A new report from an Emerson professors' task force suggests A's and B's should-and could-be harder to earn.
The study, released in January by Emerson's Task Force on Quality Baccalaureate Education, revealed that 49.8 percent of grades awarded to students during the 2006-2007 academic year were A's, prompting the question of whether grade inflation is a problem worth addressing among faculty and students. Written by the Task Force's Subcommittee on Baccalaureate Excellence, the report was compiled to investigate what comprises excellence in the overall college experience, and determine if Emerson is meeting those requirements.
The report lists four areas in which the Collegiate Learning Assessment says college graduates should excel: critical thinking, analytic reasoning, written communication and problem solving. In addition, the report lists additional areas unique to Emerson in which students should also excel: creative thinking, visual and oral communication, social and cultural awareness, information literacy, ethics and values, and professional accountability.
While the report makes recommendations for the improvement of six different areas associated with the college, more than 12 of its 28 pages are devoted to the issue of grade inflation.
"This has been an eternal issue at Emerson, it's been like that since I started," said professor Thomas Cooper of the visual and media arts department. Cooper, who is a member of the subcommittee that produced the report, said grade inflation is a problem because it distracts from excellence, which is important for the college's reputation and credibility.
In 2007, almost half of the graduating class received some form of Latin Honors, a marked increase from 2003 where they were awarded to roughly a third of graduates.
Emerson's focus on the arts may be the reason why grading can appear to be flexible, said junior media production major Rachel Rosenblatt.
"The atmosphere at Emerson is less academic. It's less about your GPA, but it's more about experience," she said.
Junior Scott Sinclair agreed, and said it's difficult to grade someone on their artistic work.
"I feel like a lot of the classes are based on artistic vision more than knowledge," the theater studies major said. "Professors have a hard time taking points off your artistic vision."
Students who are not among the large number of A-receivers are almost guaranteed to earn B's. In the 2004-2005 academic year approximately 86 percent of students received at least a B in courses taught by full-time faculty members; in courses taught by part-time faculty, the number goes up to 90 percent.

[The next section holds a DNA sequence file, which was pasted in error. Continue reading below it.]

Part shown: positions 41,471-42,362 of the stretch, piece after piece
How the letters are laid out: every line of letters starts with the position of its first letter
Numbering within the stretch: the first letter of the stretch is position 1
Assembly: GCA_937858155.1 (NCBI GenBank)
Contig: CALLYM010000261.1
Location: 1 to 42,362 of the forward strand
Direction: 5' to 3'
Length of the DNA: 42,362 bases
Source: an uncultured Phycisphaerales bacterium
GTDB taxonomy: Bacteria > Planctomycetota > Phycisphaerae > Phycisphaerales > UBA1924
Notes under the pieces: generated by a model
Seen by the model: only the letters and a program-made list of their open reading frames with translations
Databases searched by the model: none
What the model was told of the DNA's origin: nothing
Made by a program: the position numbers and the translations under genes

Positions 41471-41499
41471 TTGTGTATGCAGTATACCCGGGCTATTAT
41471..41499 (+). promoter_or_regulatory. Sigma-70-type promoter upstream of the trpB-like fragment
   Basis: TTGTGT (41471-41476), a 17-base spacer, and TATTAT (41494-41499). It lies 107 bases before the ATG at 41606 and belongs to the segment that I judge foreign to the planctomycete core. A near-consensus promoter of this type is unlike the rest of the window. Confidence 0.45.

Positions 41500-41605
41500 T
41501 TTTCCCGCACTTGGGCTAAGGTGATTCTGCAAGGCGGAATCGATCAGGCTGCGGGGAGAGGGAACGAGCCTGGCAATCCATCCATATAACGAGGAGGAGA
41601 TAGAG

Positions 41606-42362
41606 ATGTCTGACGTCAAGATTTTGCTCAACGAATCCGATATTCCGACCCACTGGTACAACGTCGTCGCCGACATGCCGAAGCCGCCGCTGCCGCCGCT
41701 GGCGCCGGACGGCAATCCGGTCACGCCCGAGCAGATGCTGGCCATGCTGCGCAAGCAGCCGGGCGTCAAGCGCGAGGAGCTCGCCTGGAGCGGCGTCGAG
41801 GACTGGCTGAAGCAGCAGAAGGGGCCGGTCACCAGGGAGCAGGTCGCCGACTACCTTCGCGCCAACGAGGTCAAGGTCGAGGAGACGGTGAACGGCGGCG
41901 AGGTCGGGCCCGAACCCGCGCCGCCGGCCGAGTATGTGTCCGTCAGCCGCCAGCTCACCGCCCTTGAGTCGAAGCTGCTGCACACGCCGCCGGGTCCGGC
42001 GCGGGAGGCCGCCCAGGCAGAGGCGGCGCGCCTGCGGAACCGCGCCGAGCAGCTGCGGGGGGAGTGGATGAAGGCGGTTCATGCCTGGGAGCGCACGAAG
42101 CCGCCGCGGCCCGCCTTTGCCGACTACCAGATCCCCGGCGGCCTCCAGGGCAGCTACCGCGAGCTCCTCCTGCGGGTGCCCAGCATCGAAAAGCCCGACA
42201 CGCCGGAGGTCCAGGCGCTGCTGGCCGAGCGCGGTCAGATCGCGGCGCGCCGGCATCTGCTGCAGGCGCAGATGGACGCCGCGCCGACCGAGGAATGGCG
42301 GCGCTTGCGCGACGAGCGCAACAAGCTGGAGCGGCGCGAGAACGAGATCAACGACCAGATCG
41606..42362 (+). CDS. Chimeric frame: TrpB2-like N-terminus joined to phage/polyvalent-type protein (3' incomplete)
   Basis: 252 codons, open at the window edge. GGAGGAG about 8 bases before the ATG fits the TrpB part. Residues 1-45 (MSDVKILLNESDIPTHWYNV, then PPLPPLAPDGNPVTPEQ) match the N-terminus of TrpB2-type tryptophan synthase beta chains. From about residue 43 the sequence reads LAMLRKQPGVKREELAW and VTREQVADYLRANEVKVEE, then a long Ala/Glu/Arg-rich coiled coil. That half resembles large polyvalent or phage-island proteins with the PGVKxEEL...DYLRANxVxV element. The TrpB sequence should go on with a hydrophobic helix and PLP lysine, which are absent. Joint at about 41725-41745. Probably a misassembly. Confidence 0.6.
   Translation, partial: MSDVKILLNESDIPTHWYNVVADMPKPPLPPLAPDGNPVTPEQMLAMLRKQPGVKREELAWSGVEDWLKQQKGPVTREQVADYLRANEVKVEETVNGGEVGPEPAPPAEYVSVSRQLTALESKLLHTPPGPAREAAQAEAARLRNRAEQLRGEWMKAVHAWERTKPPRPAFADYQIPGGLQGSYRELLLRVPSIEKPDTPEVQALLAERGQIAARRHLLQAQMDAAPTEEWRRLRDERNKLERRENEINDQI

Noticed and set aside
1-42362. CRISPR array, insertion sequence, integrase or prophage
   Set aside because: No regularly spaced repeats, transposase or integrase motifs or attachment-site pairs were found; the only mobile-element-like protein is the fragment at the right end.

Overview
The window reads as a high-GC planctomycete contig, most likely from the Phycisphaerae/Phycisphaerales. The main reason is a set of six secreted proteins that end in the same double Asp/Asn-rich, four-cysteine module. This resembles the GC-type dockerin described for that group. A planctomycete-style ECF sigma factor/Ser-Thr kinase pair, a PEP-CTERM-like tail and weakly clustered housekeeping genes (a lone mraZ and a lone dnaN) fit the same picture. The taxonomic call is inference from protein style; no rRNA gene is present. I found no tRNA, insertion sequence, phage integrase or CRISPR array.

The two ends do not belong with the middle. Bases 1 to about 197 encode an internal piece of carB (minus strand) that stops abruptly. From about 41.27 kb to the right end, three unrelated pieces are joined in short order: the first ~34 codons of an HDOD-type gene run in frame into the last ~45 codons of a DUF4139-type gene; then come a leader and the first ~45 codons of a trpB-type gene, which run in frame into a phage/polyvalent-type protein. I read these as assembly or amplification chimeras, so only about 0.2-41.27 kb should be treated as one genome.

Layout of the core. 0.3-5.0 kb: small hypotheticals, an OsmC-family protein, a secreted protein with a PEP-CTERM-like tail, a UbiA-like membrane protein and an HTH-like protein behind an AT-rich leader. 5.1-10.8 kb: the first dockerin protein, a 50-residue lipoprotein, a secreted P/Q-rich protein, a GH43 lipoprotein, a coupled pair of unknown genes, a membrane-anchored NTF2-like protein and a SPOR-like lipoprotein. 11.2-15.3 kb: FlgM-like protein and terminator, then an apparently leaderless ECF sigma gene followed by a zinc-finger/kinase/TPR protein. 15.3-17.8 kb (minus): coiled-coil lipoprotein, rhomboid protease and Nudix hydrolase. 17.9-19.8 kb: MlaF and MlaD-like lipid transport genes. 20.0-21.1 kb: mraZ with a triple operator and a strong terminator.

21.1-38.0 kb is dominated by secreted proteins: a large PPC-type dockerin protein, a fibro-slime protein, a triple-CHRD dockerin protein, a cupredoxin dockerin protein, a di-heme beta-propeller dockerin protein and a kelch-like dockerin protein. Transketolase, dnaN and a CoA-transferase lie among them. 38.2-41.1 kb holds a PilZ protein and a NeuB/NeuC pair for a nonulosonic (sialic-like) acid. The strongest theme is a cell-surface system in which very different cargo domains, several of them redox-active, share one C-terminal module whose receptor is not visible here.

"The data speaks for itself as to the seriousness of the problem," said William Donoghue, an associate professor in the writing, literature and publishing department, and chair of the Subcommittee on Baccalaureate Excellence.
The report found that "outstanding" students are the ones who primarily transfer from Emerson, often saying in exit surveys that one of their top reasons for leaving is because their courses or instructors were not challenging.
Donoghue said one of the harmful affects of grade inflation is that it cheapens the value of a good grade.
"The people who are principally hurt by grade inflation are students doing distinguished work that is not being distinguished by their grade," he said.
Emerson is just one of many colleges and universities addressing grade inflation at their institution. Princeton University enacted a policy that caps undergraduate A's at 35 percent of all grades; similarly, Wellesley College now caps the average grade in basic undergraduate courses at a B-plus.
Adele Wolfson, an Associate Dean of the College at Wellesley, said in an e-mail message the rule does not mean that a B-plus is the highest grade a student can receive, but means that the entire class average should not be higher than a B-plus.
"Faculty report that the policy has had a positive effect on their ability to give meaningful grades," she said.
Junior Janine Seidel said she feels it's fine for a lot of students to get A's if they deserve the grade.
"I believe they should focus on whether the students are earning A's. If [thirty] students earn thirty A's, then thirty A's is fine," the marketing communication major said. "But it varies from teacher to teacher. Some teachers are very academic, and some teachers give out whatever grade they feel like and don't really care."
There is currently no plan to overhaul the academic policy at Emerson in regards to grade inflation. A faculty retreat co-sponsored by Academic Affairs and the Faculty Assembly is scheduled for the end of the semester, where faculty will have an opportunity to discuss grade inflation, among other issues, in more detail.
Eric Schaefer, chair of the Task Force and the visual and media arts department, said the faculty needs to read the report, digest its recommendations and then decide what actions should be taken in the best interests of the students.
"Reports are meant to start discussion about a variety of issues," he said. "They are not meant to be a drop-dead decree on anything."